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Anticipatory Grief
When you have learned that your beloved animal friend has a terminal illness and may soon be gone, it is very natural to experience grief while your pet is still with you, prior to his or her actual death. This is called anticipatory grief. When deaths occur with some forewarning, it is often during this period of anticipation that people begin to experience the various feelings and manifestations commonly associated with grief.
 
One of the most common feelings during this period is an increase in anxiety. For many people, anxiety increases and accelerates as the time of death draws closer.
 
When there is some anticipation of death, it is common for people to mentally "rehearse" the event and its aftermath. Typically, people may ruminate on questions like, "How will I handle the death?" "Will I make mistakes?" and "What will it be like for the one who is dying?" This is called the "work of worry" and, when used in appropriate ways, it has been found to play an important role in peoples' overall ability to cope.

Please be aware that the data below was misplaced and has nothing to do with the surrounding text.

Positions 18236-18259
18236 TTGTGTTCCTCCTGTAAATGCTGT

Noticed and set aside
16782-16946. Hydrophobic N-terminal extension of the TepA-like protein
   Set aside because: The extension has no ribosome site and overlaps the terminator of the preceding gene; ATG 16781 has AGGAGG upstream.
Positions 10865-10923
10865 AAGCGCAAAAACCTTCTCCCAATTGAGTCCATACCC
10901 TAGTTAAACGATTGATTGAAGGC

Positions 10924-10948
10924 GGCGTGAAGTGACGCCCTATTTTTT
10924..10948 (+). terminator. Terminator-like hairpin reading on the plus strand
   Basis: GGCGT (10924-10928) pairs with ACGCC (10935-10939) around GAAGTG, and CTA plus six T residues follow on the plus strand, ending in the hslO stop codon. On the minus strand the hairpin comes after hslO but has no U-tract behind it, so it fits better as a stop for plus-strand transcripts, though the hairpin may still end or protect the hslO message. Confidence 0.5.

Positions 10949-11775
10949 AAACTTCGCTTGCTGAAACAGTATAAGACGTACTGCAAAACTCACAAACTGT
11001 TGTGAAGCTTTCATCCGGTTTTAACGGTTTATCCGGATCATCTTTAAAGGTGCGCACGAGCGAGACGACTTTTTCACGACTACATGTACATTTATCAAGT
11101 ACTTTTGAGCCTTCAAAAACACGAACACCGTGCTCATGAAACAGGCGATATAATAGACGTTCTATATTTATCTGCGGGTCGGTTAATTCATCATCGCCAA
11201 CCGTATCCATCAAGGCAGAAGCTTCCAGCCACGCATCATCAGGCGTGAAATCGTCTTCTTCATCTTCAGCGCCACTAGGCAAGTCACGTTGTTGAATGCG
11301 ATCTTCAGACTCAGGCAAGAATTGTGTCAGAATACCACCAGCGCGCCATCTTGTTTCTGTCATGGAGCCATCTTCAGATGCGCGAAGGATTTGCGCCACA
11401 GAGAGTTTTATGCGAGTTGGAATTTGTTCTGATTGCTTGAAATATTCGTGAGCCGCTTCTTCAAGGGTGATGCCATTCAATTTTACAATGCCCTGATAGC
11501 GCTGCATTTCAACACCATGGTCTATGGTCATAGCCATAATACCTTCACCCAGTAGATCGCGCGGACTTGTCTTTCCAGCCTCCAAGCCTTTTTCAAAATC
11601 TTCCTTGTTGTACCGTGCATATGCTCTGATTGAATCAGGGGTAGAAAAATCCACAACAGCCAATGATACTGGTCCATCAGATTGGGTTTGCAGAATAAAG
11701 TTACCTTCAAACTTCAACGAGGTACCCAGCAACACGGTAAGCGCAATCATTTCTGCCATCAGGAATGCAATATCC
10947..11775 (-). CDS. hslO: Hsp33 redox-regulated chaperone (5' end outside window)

During these times, it can be helpful to discuss your feelings with the people around you who understand your relationship with your pet. Making plans for the death of a pet can help to ease some anxiety and allow you to focus solely on loving your pet.